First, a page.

According to Cliff Walton of NCT and Eza Mapipa of NTE, who are working closely together to drive the project, there has been growing interest among their members to plant wattle in a sustainable fashion and to increase the productivity of their woodlots. The Project Wattle Regen participants, who currently number 21, receive technical advice and support, free, improved wattle seedlings and herbicide and insecticide for planting, as well as market access for the timber and bark that they produce.

Participation in Project Wattle Regen is open to growers who meet the following requirements:-
• Ownership and permission to occupy and plant the land endorsed by the representative Tribal Authority in writing.
• The area has to have been previously planted to trees.
• A fence of kinds has to be erected to protect the planted seedlings from cattle, goats etc.
• The owner of the land has to be a full member of both NTE and NCT and have a supply history.
• All labour costs are carried by the landowner

Assistance provided to the participating growers includes: -
• Technical support
• Chemicals to do a pre-plant spray (weedicide and insecticide)
• Wattle seedlings

In the spring of 2018, the first plantings began in the Ntembsweni Tribal area and these efforts have since expanded to Matimatolo and beyond. Roughly 6 – 8 ha has been established yearly and there are 21 individual participants, some of whom have established more than one wattle woodlot.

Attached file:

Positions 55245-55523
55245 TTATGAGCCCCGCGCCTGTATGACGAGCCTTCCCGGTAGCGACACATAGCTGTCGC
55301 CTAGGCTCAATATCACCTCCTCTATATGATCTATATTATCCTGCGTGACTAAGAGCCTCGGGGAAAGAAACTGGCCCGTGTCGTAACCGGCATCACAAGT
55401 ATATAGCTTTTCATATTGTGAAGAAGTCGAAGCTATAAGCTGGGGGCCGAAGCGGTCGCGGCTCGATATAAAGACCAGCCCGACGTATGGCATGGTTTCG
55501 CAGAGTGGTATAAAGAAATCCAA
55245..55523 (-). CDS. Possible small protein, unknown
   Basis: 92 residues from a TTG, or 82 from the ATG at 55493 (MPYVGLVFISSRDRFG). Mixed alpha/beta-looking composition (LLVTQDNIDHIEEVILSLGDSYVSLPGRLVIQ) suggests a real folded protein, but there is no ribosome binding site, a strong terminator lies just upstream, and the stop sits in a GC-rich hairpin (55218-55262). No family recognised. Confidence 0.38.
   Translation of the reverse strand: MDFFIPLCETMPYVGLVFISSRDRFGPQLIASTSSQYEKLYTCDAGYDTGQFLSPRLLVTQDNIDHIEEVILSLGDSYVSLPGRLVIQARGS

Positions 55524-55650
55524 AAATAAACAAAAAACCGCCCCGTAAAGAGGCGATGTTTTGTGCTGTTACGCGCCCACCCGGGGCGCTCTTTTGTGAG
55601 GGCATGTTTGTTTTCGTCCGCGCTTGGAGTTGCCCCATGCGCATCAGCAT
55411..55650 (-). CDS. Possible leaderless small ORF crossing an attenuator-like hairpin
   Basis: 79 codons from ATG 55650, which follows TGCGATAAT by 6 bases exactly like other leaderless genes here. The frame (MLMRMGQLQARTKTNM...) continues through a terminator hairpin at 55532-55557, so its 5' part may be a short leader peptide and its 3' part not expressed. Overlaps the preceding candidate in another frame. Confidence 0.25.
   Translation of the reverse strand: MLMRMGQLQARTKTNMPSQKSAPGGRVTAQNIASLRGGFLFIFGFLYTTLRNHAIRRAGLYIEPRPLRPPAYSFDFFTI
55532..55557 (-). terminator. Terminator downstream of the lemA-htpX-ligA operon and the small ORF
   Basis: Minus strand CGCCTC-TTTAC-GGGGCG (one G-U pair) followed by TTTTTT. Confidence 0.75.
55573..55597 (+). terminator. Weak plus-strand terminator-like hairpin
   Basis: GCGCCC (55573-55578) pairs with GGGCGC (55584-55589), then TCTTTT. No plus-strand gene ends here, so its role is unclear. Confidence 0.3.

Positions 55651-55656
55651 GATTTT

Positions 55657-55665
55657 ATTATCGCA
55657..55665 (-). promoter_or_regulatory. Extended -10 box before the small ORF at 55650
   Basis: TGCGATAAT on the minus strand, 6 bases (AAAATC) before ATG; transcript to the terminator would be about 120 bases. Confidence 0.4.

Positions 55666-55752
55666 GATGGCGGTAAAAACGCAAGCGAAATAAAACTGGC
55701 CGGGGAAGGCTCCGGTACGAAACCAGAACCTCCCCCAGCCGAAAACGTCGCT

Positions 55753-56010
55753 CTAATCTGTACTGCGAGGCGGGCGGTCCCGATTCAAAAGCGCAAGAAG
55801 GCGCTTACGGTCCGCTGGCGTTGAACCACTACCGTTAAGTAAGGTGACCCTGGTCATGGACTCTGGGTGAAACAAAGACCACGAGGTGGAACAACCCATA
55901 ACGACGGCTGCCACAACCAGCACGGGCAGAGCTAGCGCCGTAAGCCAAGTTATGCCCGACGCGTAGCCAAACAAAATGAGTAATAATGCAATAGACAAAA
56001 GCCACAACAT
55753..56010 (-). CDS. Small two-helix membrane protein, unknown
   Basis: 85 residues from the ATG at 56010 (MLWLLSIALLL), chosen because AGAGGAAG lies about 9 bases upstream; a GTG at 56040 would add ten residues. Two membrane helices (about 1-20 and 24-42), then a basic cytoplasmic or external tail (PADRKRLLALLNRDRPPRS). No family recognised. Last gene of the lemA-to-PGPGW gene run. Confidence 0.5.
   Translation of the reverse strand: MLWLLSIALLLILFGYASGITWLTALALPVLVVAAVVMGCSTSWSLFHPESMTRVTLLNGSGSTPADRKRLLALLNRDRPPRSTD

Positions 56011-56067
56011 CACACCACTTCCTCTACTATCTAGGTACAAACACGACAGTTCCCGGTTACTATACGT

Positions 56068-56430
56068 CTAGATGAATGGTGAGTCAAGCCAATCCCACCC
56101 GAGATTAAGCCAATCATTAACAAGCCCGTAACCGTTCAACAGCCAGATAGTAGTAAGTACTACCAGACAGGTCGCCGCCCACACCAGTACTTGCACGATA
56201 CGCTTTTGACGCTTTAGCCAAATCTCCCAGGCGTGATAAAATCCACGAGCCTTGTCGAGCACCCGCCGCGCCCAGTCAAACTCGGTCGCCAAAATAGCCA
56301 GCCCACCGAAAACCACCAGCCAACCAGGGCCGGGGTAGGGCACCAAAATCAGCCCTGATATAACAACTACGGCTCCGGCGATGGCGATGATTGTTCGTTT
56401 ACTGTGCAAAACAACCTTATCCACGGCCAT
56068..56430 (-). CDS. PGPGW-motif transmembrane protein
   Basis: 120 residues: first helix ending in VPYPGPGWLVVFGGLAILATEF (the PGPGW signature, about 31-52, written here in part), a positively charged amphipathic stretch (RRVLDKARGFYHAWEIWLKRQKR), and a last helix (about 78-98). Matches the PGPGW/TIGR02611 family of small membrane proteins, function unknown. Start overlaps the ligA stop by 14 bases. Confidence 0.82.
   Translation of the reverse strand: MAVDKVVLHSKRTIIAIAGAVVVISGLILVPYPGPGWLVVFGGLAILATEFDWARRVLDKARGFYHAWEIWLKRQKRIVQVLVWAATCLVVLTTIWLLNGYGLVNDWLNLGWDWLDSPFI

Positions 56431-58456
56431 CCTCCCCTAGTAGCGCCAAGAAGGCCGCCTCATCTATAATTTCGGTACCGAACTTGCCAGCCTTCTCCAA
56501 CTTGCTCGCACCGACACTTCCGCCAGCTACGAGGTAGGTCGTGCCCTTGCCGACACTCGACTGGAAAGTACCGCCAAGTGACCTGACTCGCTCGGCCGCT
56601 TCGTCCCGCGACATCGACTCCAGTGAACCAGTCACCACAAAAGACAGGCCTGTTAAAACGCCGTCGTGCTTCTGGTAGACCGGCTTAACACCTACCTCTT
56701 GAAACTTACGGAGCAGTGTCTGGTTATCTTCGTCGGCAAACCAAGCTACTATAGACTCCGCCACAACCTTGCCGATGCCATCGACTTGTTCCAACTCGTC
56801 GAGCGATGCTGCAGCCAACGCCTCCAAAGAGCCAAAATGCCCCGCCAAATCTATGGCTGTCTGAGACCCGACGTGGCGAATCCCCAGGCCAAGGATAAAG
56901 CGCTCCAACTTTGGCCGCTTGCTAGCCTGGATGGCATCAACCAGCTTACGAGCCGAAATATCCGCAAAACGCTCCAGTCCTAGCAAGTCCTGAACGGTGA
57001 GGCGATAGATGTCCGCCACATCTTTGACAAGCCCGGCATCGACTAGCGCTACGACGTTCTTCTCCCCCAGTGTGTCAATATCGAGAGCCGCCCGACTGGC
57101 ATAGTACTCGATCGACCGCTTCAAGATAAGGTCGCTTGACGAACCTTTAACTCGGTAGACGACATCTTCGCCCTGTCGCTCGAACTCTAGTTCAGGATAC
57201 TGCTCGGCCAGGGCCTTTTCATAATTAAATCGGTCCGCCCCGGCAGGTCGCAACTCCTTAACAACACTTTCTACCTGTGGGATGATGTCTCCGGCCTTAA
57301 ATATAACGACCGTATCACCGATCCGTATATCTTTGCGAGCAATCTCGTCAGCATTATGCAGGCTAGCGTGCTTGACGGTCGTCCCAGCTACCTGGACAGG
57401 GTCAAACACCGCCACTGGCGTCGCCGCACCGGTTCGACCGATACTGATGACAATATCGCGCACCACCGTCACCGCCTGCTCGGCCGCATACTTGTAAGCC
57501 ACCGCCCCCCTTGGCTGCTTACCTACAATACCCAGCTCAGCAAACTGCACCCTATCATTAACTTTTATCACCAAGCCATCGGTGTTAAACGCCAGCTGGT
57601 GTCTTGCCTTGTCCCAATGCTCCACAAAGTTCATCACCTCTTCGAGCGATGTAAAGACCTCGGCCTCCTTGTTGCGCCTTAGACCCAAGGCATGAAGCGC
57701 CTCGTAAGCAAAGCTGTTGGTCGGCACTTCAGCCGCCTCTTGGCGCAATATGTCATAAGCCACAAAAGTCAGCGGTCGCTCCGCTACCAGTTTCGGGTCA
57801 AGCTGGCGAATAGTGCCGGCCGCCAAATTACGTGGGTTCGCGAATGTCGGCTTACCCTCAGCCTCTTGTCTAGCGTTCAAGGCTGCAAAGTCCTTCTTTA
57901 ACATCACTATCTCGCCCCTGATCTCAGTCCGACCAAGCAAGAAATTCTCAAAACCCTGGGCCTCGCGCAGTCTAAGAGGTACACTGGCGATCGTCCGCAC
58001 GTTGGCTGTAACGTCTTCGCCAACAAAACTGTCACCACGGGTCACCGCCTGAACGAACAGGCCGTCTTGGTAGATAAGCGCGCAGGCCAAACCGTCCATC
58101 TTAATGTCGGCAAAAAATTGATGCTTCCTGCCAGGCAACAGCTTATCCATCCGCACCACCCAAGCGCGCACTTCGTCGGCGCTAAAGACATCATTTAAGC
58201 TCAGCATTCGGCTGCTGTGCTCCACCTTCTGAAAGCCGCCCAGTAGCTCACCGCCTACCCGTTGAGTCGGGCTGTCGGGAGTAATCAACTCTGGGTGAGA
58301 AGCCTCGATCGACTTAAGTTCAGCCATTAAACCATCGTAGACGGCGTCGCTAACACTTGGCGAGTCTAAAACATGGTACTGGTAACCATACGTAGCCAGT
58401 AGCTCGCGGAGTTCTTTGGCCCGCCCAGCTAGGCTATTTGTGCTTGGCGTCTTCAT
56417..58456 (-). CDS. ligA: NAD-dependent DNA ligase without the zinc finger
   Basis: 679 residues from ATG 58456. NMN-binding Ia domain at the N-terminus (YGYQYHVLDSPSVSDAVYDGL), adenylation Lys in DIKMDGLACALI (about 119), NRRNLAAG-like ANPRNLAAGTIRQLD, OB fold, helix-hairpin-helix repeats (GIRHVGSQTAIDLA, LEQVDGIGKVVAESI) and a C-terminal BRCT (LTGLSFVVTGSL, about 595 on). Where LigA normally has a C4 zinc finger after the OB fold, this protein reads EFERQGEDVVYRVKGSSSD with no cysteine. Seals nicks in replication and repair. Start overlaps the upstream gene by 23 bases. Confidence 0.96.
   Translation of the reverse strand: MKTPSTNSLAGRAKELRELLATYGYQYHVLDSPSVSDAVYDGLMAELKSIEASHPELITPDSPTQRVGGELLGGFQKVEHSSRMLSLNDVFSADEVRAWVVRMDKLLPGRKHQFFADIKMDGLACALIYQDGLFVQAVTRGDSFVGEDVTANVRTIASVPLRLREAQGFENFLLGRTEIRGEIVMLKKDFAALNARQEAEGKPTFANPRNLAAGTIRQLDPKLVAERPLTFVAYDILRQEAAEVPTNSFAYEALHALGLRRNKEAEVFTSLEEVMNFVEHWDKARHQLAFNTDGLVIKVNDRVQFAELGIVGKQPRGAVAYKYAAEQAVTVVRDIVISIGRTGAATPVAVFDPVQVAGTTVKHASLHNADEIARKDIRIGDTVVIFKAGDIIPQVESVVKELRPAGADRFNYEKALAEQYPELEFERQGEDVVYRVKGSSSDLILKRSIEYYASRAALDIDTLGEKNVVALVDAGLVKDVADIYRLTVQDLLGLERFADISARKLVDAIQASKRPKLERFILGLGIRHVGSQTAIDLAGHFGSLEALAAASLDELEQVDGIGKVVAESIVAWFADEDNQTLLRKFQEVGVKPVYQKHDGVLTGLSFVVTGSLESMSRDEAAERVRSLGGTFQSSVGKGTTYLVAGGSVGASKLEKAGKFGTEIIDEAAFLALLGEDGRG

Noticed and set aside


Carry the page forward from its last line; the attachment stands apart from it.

Planting has ideally taken place at the optimum time from November through to January when the rain is generally good. All planting is done with one litre of water into manually prepared pits with a dimension of 25cm x 25cm and 25cm deep.

The idea of the workshop and field days was to encourage participants to work closer together and share their experiences with each other, thus paving the way for building a more sustainable base of wattle growers in these tribal areas. This in turn translates into a more stable bark and timber resource for NTE and NCT.

Transport was highlighted several times as a major problem experienced by the growers. One of the growers, Mrs Z Bhengu, said she now had her own truck and was already talking to some of the other participants about how she could assist them to get their bark and timber to market.

Mr Gwala also spoke about the poor condition of the district roads in their area and the problem with road drainage. He appealed to the participants to make sure their roads on their property were well constructed and drained properly. He mentioned that he had created a drain parallel to his property to drain off excess runoff from the district road so that it did not cut through his property, and this was working well. 

Mrs T Masikane, a wattle grower and former board member of NTE, pointed out a number of advantages that the local growers enjoy regarding the supply of wattle bark to NTE. She said that the Hermannsburg bark factory is situated just 20 kms from Matimatolo, so the close proximity of the market is an advantage. Also, she said that the NTE factory is flexible to accommodate small-scale wattle growers who come in late during the season to request bark allocation. The bark season traditionally runs from September through to the end of May.

The growers have also been taken on a factory tour so now they know more about the manufacturing process and the products that their bark is used to produce, and they understand how the quality of the bark they deliver impacts on the final product. 

A number of the participants said that the indoor workshop session was of great value as they were able to share ideas and experiences, and there was a general call to have more frequent workshops in future.